Katy and I dated long distance for almost a year and a half before we were married. I taught Katy how to set up MSN messenger on her computer, bought her an USB webcam, and almost every morning, I would wake up and chat with her. I thought it was pretty amazing. For work purposes, I even bid on a “memory bar” (think thumb-drive) on ebay. I thought 256 MB was a TON of space. (Bye bye floppy drives…GASP!) I even wore that around my neck like it was a gold necklace. This was only 8 years ago! Pardon my use of a cliche, but how quickly technology changes.

Oreo wants the famous "memory bar"

Today, I skype regularly with friends, churches, and groups back in the US. I am able to shoot and edit photos and videos on my phone that I can then upload to facebook or email to our parents. I regularly text friends worldwide. I can play the popular game “Words with Friends” with dear friends and families in the US while I wait at long traffic lights. Leila is able to color pictures on her little ipod and email her grandparents. Just this week, Amy, Katy’s sister and Katy had a video conversation on my phone over breakfast. She was baking cookies (at 7:30 pm Monday) and needed a recipe… Katy was eating breakfast with the family (at 9:00am Tuesday in Bangalore). Somehow Seattle and Bangalore seemed to fit together around that table.

I love technology. People have always told me how holding a kindle or an ipad can not feel as organic as holding an actual book. I get that. I also get how a face to face conversation will beat facetime/skype hands down every time. I know that power outages, spotty internet, travels, etc. can wreck havoc on communication if you depend on technology too much. But, in spite of all that, we (the Sundararajans) live in multiple worlds. We have people we love and care about. We would love to share coffee for hours on end and chat about our lives. Since we cannot realistically do that as often as we’d like, using technology to invite people to walk with us into the sundry details of our daily lives makes sense.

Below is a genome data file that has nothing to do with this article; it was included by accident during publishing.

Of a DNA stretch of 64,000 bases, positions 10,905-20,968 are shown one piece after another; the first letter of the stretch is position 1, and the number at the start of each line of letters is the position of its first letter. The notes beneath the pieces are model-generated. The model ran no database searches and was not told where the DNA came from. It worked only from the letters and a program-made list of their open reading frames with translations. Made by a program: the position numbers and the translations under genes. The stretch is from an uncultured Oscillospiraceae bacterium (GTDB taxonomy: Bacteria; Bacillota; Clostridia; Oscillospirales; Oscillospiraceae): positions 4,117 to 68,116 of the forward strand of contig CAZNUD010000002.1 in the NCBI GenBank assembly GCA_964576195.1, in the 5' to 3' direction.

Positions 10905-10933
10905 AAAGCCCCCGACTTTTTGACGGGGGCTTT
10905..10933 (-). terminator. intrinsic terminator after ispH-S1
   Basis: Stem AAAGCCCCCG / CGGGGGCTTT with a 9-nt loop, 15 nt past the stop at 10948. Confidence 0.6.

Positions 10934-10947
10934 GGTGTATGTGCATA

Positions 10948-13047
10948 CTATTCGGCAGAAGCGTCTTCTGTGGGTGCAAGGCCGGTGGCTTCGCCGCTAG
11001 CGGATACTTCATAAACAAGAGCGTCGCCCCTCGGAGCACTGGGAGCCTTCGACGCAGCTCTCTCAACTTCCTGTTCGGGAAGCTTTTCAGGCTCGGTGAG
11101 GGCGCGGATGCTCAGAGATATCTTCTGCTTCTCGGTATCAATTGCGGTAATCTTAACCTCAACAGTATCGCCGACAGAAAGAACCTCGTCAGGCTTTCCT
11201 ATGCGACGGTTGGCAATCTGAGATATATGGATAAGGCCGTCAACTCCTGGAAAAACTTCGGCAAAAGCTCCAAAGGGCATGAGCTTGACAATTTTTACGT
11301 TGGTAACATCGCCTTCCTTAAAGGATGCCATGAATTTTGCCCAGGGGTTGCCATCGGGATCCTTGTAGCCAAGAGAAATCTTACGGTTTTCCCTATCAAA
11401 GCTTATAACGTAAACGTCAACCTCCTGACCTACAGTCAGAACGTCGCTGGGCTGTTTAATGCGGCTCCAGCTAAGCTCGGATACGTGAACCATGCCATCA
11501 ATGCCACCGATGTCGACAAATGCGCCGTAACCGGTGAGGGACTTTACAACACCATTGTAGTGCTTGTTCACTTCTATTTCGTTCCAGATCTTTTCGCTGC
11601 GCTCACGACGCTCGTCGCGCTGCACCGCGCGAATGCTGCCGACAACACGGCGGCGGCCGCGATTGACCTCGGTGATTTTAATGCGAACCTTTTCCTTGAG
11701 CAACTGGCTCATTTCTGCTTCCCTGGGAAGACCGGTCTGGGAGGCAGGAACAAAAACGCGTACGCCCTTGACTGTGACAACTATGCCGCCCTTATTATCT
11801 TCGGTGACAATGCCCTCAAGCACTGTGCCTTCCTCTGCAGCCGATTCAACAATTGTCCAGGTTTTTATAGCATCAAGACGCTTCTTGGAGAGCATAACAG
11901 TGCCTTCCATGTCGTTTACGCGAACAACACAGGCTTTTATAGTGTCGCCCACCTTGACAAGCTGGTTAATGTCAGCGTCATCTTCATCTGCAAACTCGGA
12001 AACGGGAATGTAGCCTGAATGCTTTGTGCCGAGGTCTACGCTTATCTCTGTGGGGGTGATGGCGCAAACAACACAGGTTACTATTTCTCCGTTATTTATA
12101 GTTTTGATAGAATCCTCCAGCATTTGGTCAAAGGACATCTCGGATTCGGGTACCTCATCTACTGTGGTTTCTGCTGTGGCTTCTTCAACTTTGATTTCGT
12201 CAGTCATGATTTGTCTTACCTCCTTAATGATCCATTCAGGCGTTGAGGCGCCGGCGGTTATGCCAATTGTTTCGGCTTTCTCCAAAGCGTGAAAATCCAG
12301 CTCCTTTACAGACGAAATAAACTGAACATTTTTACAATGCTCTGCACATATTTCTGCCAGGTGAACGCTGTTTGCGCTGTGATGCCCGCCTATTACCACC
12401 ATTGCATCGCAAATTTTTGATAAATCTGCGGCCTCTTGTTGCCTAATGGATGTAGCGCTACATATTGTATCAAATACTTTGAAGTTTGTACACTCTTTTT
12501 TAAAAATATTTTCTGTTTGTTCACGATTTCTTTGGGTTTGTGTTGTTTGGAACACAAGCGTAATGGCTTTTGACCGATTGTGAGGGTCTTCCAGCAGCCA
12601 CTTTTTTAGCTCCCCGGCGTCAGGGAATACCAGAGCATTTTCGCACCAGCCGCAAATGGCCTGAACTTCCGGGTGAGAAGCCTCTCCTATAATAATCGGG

So, obviously, it goes without saying how grateful we are that we have a blog to journal parts of life with you. Another neat way in which our worlds collide.

(And just for fun, I am going to publish this post from the WordPress app on my phone… why not?!)

“TWBAGB” (And just like that… we’re back)

Sometimes it is nice to walk away for a bit and live life.   Katy and I honestly felt that our season of writing blogs was behind us.  We loved sharing our life in small web-snippets when we got the chance, but we soon realized that with the hectic pace that we live our lives, that writing a new blog post was slowly sliding down our list of priorities.   While I would be lying if I said that we missed our blog I will admit, on occasion, we would have those… “this would be a great blogpost (twbagb)” moment but they were fleeting and replaced with another “twbagb” moment.

So why now?  Good question.   I think a part of me has always believed that regardless of how fast life goes, unless you slow down and take note, moments in life remain un-savored.  So we begin again.   We will try to be faithful in our recording of life’s lessons.  We will try and process our seasons of life on here with you.   Will we be regular?  Probably not, but we will try to get here whenever we have a great “twbagb” moment!  I hope you enjoy walking this road again with us.

Here is a photo slideshow encapsulation some of our life since our last entry…:)

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And then…

There were four!  😉  Katy and I have known for a while but have now decided that you get to be in on the secret.   In a highly anticipated and yet hardly surprising move, we are proud to announce that there will be another little Sundararajan joining our ranks!   We are very excited about this news.  Please pray for continued good health for Katy and the baby.   We are hoping for an on time May 4 delivery.  Till then, we will keep you updated on the progress here.